The microenvironment of cells, which includes basement proteins, shear stress, and extracellular stimuli, should be taken into consideration when examining physiological cell behavior. Although microfluidic devices allow cellular responses to be analyzed with ease at the single-cell level, few have been designed to recover cells. We herein demonstrated that a newly developed microfluidic device helped to improve culture conditions and establish a clonality-validated human pluripotent stem cell line after tracing its growth at the single-cell level. The device will be a helpful tool for capturing various cell types in the human body that have not yet been established in vitro.
Nanog, a core pluripotency factor, is required for stabilizing pluripotency of inner cell mass (ICM) and embryonic stem cells (ESCs), and survival of primordial germ cells in mice. Here, we have addressed function and regulation of Nanog in epiblasts of postimplantation mouse embryos by conditional knockdown (KD), chromatin immunoprecipitation (ChIP) using in vivo epiblasts, and protein interaction with the Nanog promoter in vitro. Differentiation of Nanog-KD epiblasts demonstrated requirement for Nanog in stabilization of pluripotency. Nanog expression in epiblast is directly regulated by Nodal/Smad2 pathway in a visceral endoderm-dependent manner. Notably, Nanog promoters switch from Oct4/Esrrb in ICM/ESCs to Oct4/Smad2 in epiblasts. Smad2 directly associates with Oct4 to form Nanog promoting protein complex. Collectively, these data demonstrate that Nanog plays a key role in stabilizing Epiblast pluripotency mediated by Nodal/Smad2 signaling, which is involved in Nanog promoter switching in early developing embryos.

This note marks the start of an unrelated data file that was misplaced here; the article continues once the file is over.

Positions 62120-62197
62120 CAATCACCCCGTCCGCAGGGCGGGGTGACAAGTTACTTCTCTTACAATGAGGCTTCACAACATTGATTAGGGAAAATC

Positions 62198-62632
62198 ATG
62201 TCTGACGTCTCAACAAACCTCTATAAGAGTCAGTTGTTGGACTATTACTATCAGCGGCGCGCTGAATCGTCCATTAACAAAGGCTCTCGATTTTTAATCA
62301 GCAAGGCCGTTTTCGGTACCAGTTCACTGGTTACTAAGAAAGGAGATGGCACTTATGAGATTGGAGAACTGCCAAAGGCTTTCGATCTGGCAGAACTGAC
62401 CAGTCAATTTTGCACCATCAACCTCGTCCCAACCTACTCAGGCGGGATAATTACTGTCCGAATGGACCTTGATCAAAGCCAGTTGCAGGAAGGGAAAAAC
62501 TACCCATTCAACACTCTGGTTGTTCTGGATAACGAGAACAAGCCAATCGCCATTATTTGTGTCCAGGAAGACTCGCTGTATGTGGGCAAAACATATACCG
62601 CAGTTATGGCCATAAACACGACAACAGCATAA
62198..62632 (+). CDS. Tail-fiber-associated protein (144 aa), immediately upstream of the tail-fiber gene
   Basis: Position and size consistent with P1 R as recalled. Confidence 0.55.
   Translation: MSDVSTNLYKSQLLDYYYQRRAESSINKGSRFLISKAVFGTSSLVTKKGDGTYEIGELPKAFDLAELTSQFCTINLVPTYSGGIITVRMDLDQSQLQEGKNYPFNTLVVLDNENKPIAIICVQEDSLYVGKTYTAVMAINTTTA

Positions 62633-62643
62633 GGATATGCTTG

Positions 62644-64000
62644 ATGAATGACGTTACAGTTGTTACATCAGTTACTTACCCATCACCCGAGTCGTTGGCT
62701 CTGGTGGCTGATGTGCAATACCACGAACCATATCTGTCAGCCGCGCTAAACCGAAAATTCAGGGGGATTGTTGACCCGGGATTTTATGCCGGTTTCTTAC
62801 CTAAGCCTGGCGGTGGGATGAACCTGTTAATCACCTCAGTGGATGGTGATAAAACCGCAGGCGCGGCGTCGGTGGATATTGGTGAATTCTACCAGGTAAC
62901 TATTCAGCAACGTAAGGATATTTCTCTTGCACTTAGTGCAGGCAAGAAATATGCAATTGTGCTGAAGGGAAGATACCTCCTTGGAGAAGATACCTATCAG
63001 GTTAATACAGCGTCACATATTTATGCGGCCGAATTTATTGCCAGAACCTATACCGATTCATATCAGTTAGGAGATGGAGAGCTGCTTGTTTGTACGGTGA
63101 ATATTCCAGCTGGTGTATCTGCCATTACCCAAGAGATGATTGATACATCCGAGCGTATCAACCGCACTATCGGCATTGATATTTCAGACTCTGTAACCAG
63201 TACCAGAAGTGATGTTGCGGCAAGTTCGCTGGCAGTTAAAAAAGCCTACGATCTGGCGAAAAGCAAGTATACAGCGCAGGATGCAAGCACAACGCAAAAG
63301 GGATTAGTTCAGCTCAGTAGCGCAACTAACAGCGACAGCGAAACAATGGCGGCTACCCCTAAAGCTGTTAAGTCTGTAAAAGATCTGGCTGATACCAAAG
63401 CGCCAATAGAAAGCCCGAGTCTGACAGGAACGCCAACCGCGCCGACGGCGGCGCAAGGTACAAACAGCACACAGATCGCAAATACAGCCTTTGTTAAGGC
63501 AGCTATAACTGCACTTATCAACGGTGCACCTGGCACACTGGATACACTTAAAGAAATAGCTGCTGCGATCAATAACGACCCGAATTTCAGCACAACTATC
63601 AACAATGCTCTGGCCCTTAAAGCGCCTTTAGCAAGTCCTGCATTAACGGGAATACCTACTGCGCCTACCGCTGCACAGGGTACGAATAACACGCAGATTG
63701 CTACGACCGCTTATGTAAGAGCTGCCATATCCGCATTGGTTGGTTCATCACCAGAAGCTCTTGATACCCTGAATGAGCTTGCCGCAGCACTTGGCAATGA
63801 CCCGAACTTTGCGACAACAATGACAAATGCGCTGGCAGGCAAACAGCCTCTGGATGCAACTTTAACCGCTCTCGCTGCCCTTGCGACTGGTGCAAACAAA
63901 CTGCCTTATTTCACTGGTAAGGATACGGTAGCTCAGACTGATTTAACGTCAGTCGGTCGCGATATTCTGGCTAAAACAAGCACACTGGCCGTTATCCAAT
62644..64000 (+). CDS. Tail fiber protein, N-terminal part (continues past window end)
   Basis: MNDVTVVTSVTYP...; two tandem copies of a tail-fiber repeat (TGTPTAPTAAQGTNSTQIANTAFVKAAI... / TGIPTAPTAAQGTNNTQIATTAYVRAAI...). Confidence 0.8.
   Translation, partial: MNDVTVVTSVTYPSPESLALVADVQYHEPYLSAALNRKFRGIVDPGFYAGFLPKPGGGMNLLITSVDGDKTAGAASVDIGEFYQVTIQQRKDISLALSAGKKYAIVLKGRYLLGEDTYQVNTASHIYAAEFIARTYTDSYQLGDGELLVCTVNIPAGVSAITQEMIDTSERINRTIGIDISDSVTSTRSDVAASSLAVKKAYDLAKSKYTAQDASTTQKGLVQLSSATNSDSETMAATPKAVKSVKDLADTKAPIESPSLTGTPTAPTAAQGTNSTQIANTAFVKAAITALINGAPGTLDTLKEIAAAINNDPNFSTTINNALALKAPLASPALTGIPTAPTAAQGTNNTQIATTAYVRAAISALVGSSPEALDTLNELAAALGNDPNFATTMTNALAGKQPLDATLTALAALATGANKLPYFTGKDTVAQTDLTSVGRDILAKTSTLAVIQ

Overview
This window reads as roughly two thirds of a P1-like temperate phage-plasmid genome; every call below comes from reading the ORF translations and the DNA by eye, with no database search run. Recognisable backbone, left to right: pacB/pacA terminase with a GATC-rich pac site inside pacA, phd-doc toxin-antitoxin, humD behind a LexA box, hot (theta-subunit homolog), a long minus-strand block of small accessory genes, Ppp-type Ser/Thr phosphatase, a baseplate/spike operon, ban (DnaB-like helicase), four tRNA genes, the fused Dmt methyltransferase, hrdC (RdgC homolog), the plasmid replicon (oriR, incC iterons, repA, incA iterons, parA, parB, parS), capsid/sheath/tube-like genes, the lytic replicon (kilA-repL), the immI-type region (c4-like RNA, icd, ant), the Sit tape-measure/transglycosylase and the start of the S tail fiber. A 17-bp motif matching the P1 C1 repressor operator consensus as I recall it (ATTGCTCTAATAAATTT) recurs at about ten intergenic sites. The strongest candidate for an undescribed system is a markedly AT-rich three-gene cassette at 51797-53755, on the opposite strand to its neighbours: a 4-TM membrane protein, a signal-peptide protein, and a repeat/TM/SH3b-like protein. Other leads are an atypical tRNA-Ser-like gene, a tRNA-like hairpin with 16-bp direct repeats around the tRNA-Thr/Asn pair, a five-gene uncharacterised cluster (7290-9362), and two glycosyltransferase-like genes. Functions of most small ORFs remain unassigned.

Conventional human induced pluripotent stem cells (hiPSCs), reprogrammed from somatic cells by induced expression of Oct4, Sox2, Klf4, and c-Myc, are phenotypically different from mouse embryonic stem cells (ESCs). In mice, culture in N2B27 serum-free 2i media (mitogen-activated protein kinase/extracellular signal-regulated kinase and glycogen synthase kinase 3 inhibitors; PD0325901 and CHIR99021) plus leukemia inhibitory factor (LIF) (2i+LIF medium) enriches for germline competent ESCs. Here, we demonstrate that flat-shaped hiPSC colonies can be reprogrammed into bowl-shaped multi-potent stem cells (2i-hiPSCs) by using 2i+LIF medium. Mechanical dissociation of 2i-hiPSC colonies enables stable maintenance for >20 passages. Importantly, gene expression profiling demonstrated that 2i-hiPSCs more closely resemble primitive neural stem cells (PNSCs). Notably, this 2i-induced phenotype was generated from conventional hiPSCs, but not human ESCs (hESCs), thus correlating with the observation of neuroectodermal SOX1-positive colonies in conventional hiPSCs, but not hESCs in 2i+LIF medium. Thus, 2i-hiPSCs, which are nonteratoma forming PNSCs, may represent a safe source of cells for neural research and regenerative medicine.
Induced pluripotent stem cells (iPSCs) are generated by directly reprogramming somatic cells by forcing them to express the exogenous transcription factors, Oct4, Sox2, Klf4 and c-Myc (OSKM). These cells could potentially be used in clinical applications and basic research. Here, we explored the molecular role of Sox2 by generating iPSCs that expressed Sox2 at various levels. Low Sox2 (LS) expression increased the efficiency of generating partially reprogrammed iPSCs in combination with OKM. Notably, we detected a significant increase in the number of fully reprogrammed iPSCs with three factors of OK and LS. LS expression was linked with the reduced expression of ectoderm and mesoderm marker genes. This indicates that cell differentiation into the ectoderm and mesoderm lineages was impeded during reprogramming. The quality of the iPSCs that was generated by using OK and LS was comparable to that of iPSCs that were produced via conventional OSK as seen by pluripotent marker gene expression and chimera formation. We conclude that Sox2 plays a crucial role in a dose-dependent manner in direct reprogramming of somatic cells to iPSCs.